- An Introduction

(ISBN 978-0-9560289-3-8)

If alchemy has a patron deity it's Hermes, god of riddles, tricks and secrets; or as the Romans called him, Mercury; tutelary wheeler-dealer deity of trade, thieves and market places? The arch illusionist, the ultimate Tricky-Dickie, the fluid that is really a metal but behaves like a liquid. But also the spiritual essence, the divine messenger, the psychopomp, the guide of souls, the only one who can lead you safely through the darkness of psychological dissolution; because he himself will certainly be a part of that dissolution. Now you see him, now you don't. Mercury is all these things, and many more. This booklet will provide a wide-ranging, general introduction to this mutable, presiding genius of Alchemy.

Excerpt from Chapter 1:

Ruland, in his Lexicon of Alchemy (c. 1612), gives more than forty names for Mercury, ranging from ‘Wine of Souls’ to ‘Poison’, and this is by no means an exhaustive list. He also adds this significant warning. ‘You must always be careful to distinguish what is generally and particularly stated concerning Mercury, as to whether it be about ordinary Mercury, or about Our Mercury. Do not make a mistake; otherwise, the information will be useless.’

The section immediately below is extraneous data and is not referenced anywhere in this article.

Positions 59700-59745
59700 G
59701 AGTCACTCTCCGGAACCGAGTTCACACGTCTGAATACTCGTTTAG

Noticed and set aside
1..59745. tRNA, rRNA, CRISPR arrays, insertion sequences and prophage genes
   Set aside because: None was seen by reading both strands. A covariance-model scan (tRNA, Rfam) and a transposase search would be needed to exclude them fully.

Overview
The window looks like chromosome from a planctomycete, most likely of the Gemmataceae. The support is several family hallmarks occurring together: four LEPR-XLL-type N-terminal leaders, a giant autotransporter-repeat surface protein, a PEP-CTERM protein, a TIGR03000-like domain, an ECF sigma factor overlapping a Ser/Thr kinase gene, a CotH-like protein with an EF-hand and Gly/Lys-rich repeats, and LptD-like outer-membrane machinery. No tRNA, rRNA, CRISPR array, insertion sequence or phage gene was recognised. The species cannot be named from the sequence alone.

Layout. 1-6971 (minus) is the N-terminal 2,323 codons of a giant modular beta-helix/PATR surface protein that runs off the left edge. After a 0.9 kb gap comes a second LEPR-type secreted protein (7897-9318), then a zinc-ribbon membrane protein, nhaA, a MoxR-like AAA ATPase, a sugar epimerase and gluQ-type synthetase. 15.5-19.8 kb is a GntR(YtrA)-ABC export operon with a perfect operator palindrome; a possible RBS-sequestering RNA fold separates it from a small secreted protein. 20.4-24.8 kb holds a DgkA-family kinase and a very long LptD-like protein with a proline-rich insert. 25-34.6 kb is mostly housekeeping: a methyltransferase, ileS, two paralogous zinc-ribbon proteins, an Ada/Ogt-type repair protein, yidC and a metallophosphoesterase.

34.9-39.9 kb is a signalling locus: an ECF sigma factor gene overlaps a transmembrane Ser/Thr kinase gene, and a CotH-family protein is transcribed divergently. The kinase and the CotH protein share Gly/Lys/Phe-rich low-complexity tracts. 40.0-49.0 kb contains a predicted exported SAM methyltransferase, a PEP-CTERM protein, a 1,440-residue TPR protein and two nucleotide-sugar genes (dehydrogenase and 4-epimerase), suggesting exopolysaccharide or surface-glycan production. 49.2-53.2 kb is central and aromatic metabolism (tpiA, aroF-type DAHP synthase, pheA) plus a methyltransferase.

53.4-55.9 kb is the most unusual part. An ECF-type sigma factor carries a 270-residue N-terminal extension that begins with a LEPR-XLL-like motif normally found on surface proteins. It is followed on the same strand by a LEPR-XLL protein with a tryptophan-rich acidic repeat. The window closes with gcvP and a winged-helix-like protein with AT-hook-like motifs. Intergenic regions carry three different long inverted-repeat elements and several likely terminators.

Once again, Mercury appears, flourishes his wand, and self-replicates; but he rarely manifests without leaving a token of some kind, and we now know that we must specify whether we wish to encounter the tangible abstract of red cinnabar, or the less palpable, omnipresent spirit of transformation.

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